© Henny Gerner

In practice

The Netherlands’ streamlined development co operation portfolio for greater impact

Key messages

To tackle dispersion in its development co‑operation portfolio the Netherlands has launched a dedicated initiative to do less, but better and more flexibly. Through clear targets and regular review, project numbers have decreased substantially. In parallel, improved career paths and recruitments have strengthened staff capacity, while continuous learning supports long-term approaches. The strategic focus on greater impact, rather than only numerical targets was critical to steer efforts and engage staff.


Dispersion has long been recognised as a challenge to the effectiveness and impact of Dutch development co‑operation. For instance, an independent evaluation in the security and rule of law sector highlighted that many small projects spread across many countries could restrict the resources available to achieve systemic change and sustainable impact. Fragmentation also puts pressure on staff capacity, affecting in‑depth engagement and learning. However, tackling dispersion is not easy. A broad portfolio brings several short‑term benefits: the government can showcase activities in many regions and on a broad range of issues, more easily accommodate new political priorities, and positively respond to funding requests from many partners.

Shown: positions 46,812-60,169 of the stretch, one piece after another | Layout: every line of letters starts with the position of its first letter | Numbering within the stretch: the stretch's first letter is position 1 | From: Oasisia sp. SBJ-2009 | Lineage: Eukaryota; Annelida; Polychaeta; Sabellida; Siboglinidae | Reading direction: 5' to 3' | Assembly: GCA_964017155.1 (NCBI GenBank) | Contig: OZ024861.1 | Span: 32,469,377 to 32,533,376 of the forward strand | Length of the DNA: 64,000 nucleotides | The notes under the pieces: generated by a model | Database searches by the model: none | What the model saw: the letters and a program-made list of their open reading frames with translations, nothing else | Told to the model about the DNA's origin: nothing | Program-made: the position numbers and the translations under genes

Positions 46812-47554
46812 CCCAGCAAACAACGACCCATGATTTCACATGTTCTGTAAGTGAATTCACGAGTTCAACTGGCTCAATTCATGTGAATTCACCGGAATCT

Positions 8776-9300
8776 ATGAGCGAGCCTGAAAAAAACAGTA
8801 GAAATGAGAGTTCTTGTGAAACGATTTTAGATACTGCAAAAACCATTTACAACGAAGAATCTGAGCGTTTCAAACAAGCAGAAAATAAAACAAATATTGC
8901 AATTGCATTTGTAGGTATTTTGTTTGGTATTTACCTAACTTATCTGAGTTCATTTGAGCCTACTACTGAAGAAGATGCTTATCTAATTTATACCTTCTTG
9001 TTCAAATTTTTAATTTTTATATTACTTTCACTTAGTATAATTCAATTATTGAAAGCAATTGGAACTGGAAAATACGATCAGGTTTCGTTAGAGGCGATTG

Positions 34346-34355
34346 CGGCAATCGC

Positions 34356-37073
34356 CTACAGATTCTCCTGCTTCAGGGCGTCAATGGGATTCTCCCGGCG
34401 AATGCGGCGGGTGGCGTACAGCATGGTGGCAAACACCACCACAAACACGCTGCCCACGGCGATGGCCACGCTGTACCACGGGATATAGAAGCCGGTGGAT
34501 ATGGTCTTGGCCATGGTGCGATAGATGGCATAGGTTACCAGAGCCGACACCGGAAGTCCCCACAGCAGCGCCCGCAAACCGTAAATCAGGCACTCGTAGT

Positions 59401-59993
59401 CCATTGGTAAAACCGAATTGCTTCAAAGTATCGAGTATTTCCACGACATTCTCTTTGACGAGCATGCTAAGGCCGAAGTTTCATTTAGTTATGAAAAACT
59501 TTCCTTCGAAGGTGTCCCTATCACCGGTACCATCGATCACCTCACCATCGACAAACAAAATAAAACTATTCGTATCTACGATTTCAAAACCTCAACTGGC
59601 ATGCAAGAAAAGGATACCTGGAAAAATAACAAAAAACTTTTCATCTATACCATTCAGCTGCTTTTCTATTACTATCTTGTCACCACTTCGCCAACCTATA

The Directorate General for International Co-operation of the Ministry of Foreign Affairs (MFA) launched a dedicated initiative to do less, but better and more flexibly (Minder, Beter, Flexibeler [MBF]). Key features of the initiative include:

  • Ambitious targets and strong leadership commitment to reduce dispersion: Management set a goal of reducing the number of projects by 25% from 2019 to 2022. Focus on “impact and what works” was highlighted as an objective in the Dutch development co-operation policy Do what we do best.

  • Aligning resources towards a streamlined portfolio: Substantial allocations for 10-year programmes, increased flexibility in tenders and availability of additional resources for upscaling proposals from embassies were important enablers for staff to focus efforts.

  • Regular review and broad exchange on implementation: Management regularly exchanged with portfolio managers on progress, monitored by dedicated staff. Working groups and consultations reflected on portfolio management as well as scaling of programmes.

  • Dedicated attention to human resource capacity: A working group developed recommendations for strengthening development expertise within the MFA, also anticipating challenges from upcoming retirements. These were then approved by the MFA management board.

  • Greater focus on learning and impact: The MFA created additional capacity for monitoring, evaluation and learning across departments. It updated guidance to identify operational learning needs and committed resources to integrating learning into programmes.


The initiative has succeeded in substantially reducing the number of activities. At headquarters, the number of activities decreased from 600 to 400 from the beginning of 2019 to 2023, exceeding the initially set target of 25%. Project size and duration has increased, although dispersion remains a concern with limited amounts being spent by each programme in a given country. The share of funding allocated to priority countries has not yet increased.